Chip giant Taiwan eyes bigger tax breaks for tech R&D to retain competitive edge

By Ben Blanchard and Sarah Wu

TAIPEI (Reuters) – Taiwan’s government on Thursday proposed larger tax breaks for technology companies’ research and development efforts as it seeks to provide further support for the crucial semiconductor industry and stay competitive internationally.

The proposal comes in an amendment to a statute on industrial innovation put forward by the economy ministry, raising the corporate income tax break to 25% from 15%. The amendment requires parliamentary approval to be passed into law.

The economy ministry said it’s imperative for Taiwan to remain competitive as countries like the United States, Japan and South Korea step up tax breaks and subsidies to their chip industries in the wake of major disruptions in global supply chains triggered by the COVID-19 pandemic.

“Facing the new competitive pressure brought about by the restructuring of the global supply chain, the future development of Taiwan’s industry is at stake,” the ministry said in a statement.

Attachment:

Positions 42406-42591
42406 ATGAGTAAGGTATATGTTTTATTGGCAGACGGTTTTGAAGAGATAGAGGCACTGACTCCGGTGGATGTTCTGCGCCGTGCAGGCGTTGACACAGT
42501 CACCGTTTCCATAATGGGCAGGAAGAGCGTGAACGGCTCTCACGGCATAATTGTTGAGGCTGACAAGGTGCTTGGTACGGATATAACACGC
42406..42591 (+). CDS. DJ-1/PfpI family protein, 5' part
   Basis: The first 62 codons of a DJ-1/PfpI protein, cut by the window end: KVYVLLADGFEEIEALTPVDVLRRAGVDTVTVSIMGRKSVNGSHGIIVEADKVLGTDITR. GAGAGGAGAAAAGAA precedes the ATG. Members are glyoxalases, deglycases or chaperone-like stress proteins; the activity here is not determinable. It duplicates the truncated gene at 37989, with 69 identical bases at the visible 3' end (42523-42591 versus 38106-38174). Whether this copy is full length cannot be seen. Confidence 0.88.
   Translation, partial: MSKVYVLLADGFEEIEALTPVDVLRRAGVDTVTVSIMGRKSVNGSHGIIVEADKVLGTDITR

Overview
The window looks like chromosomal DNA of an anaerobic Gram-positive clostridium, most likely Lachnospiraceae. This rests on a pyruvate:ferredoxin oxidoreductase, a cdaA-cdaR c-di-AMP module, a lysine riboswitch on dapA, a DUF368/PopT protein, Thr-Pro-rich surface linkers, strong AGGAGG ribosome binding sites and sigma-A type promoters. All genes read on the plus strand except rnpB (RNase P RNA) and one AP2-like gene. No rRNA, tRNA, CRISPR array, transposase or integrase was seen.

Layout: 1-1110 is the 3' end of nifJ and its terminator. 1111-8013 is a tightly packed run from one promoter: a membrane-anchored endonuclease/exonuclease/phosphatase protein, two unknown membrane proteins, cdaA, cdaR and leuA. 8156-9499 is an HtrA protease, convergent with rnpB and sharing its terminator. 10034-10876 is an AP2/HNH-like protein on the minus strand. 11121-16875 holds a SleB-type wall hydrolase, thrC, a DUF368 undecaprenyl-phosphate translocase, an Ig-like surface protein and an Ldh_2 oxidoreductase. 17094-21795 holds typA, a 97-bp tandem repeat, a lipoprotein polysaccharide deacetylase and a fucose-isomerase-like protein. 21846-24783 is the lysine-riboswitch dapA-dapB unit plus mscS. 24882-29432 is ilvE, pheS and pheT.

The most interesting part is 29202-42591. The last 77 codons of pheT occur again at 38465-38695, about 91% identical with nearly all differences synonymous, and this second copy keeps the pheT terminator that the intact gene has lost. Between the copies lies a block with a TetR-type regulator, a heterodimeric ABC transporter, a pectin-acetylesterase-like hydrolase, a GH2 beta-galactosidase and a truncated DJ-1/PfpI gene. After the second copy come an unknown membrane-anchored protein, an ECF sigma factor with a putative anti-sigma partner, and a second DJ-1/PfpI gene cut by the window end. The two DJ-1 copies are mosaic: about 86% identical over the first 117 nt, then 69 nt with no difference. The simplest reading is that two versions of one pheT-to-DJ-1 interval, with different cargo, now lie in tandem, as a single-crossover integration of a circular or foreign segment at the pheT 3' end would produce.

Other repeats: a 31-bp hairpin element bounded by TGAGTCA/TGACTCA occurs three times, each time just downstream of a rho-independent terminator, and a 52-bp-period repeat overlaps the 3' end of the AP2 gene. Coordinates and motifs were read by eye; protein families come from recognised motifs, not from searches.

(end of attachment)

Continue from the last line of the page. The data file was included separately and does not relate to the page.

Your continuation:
Taiwan is home to the world’s largest contract chipmaker TSMC, as well as hundreds of other firms who make up a complex and long-established supply chain, from chip design houses to chip packaging and testing companies.

Taipei has pledged to keep its most advanced chip manufacturing at home, but the government has also supported some companies like TSMC to build new factories in the United States and Japan, both strong international backers of Taiwan.

In the wake of a global chip shortage, governments around the world have been touting incentives to bring chip production onshore.

In August, U.S. President Joe Biden signed the $52.7 billion Chips and Science Act to decrease its reliance on chip manufacturers in Taiwan and South Korea and increase U.S. competitiveness with China.

The law, which authorises subsidies for U.S. semiconductor production and research, has already incentivised large investments on U.S. soil.

The European Commission this year also unveiled a 45 billion euros ($46.6 billion) chip plan.

($1 = 0.9653 euros)

(Reporting by Ben Blanchard and Sarah Wu; Editing by Kenneth Maxwell)

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